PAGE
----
Honouring the life of Private Benjamin Bird
By Jenn Watt
Private Benjamin Charles Bird, born in Haliburton to John and Hannah Bird, was 34 when he enlisted in the army in 1915. By that time, he was living in Alberta and listed his trade as mechanic. Records show that he was five-foot-nine, 140 pounds and healthy when he signed the attestation that he was willing to serve in the Canadian Overseas Expeditionary Force and that he would bear allegiance to King George in doing so.
He was sent to France where he fought with the 49th Battalion. He died less than two years after he signed his attestation papers, on Sept. 15 or 16, 1916 near Courcelette, France during the Battle of the Somme.
A newsletter from the Loyal Edmonton Regiment Military Museum tells the story of the battalion’s offensive in France. On Sept. 15, the second Canadian division captured Courcelette with shelling continuing through the night. The next day, bombing and blocking parties were sent forward, the story says.
“Enemy troops were driven from their main trench and ‘blocks’ established in a former enemy communication trench to hinder raiding parties,” it reads.
“Shortly before 5 a.m. on Sept. 16, the Battalion Headquarters, then in a former German dugout, was destroyed by an exploding shell. All the staff, Griesbach’s officers, became casualties and most of the unit files and records were lost.”
Maps and other paperwork were also destroyed.
“Throughout the day, Sept. 16, the enemy artillery fire was heavy, as was their machine gun and rifle fire. Casualties mounted, particularly amongst the 49th Battalion officers,” the story reads.
“The Battalion suffered a 37 per cent wastage rate in two horrible days” with 43 killed, 191 wounded, 19 missing.
Bird was killed in action and his body was not recovered. His name was inscribed on the Vimy Memorial, which the Commonwealth War Graves Commission says “commemorates more than 11,000 men of the Canadian Expeditionary Force killed during the First World War in France and who have no known grave. Many of them died in the Battle of Vimy Ridge.”
An article in the June 18, 1924 edition of the Calgary Herald discovered by local historian Adele Espina addresses a poem written by Bird, which was published under an imposter’s name. The story also notes that Bird died at the Battle of the Somme.
The poem is called “Where the Great Peace River Flows” and was written by Bird in the trenches.
There’s a river that is flowing,
up toward the northern sea,
‘Tis not famed in song or story,
yet it has a charm for me;
It called me from the southland
where the cherry blossom grows,
And I settled down contented
where the Great Peace River flows.
Where the Great Peace River’ flowing,
Where the pretty bluebell grows,
Where the prairies are a-glowing
With the beauty of a rose;
Where the sun is always shining,
No one sits down there repining,
Each day has a silver lining
Where the Great Peace River flows.
I’ve a little moss-chinked cabin just
beyond the northern shore,
Where I hope to live my lifetime out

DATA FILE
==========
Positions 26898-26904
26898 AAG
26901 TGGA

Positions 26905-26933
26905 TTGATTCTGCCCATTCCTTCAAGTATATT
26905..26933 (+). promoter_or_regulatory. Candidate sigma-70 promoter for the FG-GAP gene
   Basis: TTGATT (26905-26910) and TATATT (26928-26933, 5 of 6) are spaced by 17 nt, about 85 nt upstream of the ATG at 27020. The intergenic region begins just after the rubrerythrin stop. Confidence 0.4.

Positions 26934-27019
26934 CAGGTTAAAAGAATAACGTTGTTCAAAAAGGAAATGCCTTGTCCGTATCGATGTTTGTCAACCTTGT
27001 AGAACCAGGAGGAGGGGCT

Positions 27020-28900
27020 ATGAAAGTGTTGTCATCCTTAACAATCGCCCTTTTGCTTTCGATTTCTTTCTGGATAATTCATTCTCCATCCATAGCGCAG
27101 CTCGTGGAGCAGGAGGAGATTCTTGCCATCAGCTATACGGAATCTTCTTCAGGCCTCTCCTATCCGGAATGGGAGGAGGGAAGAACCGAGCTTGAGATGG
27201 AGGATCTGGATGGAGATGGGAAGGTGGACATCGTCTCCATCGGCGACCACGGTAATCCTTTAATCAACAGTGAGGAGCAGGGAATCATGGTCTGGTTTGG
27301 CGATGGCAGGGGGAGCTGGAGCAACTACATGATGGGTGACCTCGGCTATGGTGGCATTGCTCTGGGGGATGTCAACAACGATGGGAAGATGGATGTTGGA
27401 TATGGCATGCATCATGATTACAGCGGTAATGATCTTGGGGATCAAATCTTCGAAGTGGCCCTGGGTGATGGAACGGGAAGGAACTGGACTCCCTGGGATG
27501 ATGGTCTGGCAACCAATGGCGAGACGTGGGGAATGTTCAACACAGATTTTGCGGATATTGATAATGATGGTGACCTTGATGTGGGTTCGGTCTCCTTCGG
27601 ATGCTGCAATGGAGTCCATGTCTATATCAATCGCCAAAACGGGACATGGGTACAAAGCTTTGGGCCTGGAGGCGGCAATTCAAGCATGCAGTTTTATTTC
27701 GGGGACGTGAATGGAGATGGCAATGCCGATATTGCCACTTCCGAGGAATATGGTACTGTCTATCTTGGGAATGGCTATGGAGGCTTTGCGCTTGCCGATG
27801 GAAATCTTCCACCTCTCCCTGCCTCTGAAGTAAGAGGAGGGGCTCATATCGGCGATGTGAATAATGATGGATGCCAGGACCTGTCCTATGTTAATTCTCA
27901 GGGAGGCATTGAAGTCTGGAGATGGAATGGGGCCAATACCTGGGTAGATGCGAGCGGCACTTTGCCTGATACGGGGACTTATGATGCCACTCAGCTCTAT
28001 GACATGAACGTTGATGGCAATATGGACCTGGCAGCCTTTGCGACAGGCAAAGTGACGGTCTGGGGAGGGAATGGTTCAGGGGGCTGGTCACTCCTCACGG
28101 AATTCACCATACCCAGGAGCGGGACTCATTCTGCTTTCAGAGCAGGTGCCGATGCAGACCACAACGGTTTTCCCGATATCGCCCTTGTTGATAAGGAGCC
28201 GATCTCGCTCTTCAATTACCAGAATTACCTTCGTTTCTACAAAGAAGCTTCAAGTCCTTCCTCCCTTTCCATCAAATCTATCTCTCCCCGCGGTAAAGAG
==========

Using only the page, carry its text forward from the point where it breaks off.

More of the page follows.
when this cruel war is o’er;
May life deal kindly with me, and all
the troubles and the woes
Be to me a fleeting memory where
the Great Peace River flows.
We have come from every nation, they
have sent the very best
To uphold the flag of Britain in the
grand and glorious west;
And no foeman’s feet shall trample on
our pretty prairie rose,
It’s the emblem of our country, where
the Great Peace River flows.
When I get the final summons to the
Courthouse in the skies,
From the Judge of all the Nations,
may He deem it no surprise
If I ask him just one favour - He may
grant it - no one knows;
“Send me back to fair Alberta, where
the Great Peace River flows.”
Espina says from her research, Bird was living in West Guilford in 1901 and working as a labourer. By 1911, he was in Nipissing working as a prospector on a mining claim. His siblings included Frances, Sarah, Hannah, James, Mary and Archie.
Bird’s service file states he was unmarried when he enlisted.
Editor’s note: Thank you to Adele Espina for her invaluable research on Benjamin Bird.
North Entrance Masonic Lodge honours Benjamin Bird
On Tuesday, Oct. 29, Haliburton’s North Entrance Masonic Lodge opened its doors to the public for the first time to pay homage to Benjamin Bird with an empty chair ceremony.
Bird became a Mason in 1907, according to research done by Murray French.
Roger Hillier, the empty chair ceremony director, said that the ceremony dates back to the American Civil War and was used to remember those who died in conflict.
The ceremony included passages read by members of the lodge as well as Dysart et al Mayor Andrea Roberts. St. George’s Choir, trumpeter Hugh Taylor and bagpiper Reid Torrey provided musical interludes.
An empty chair adorned with a white apron, symbolizing innocence and freemasonry was placed on the chair and as the ceremony progressed, attendees made their way to the front of the room to place poppy pins and cedar branches. The evergreen is a symbol of immortality.
“It was very lovely how it was put together. Everything was lovely,” said Doreen Cowen, who attended the ceremony with other members of the Bird family. Cowen’s father was first cousins with Benjamin Bird.
Masonic records include Bird’s activities with the organization, but also reflect his charitable nature.
“It was recorded on Jan. 28, 1910 he donated the sum of $3 to the Hospital for Sick Children’s Fund,” the research document reads. “It doesn’t sound like that much, but if you consider a loaf of bread at that time cost three to four cents, well, you do the math.”
Hillier said the empty chair ceremony may be performed at other lodges in the future, honouring Masons who did not return from war.
*See County Life on Thursday, Nov. 7 for photos of Benjamin Bird’s family at the empty chair ceremony.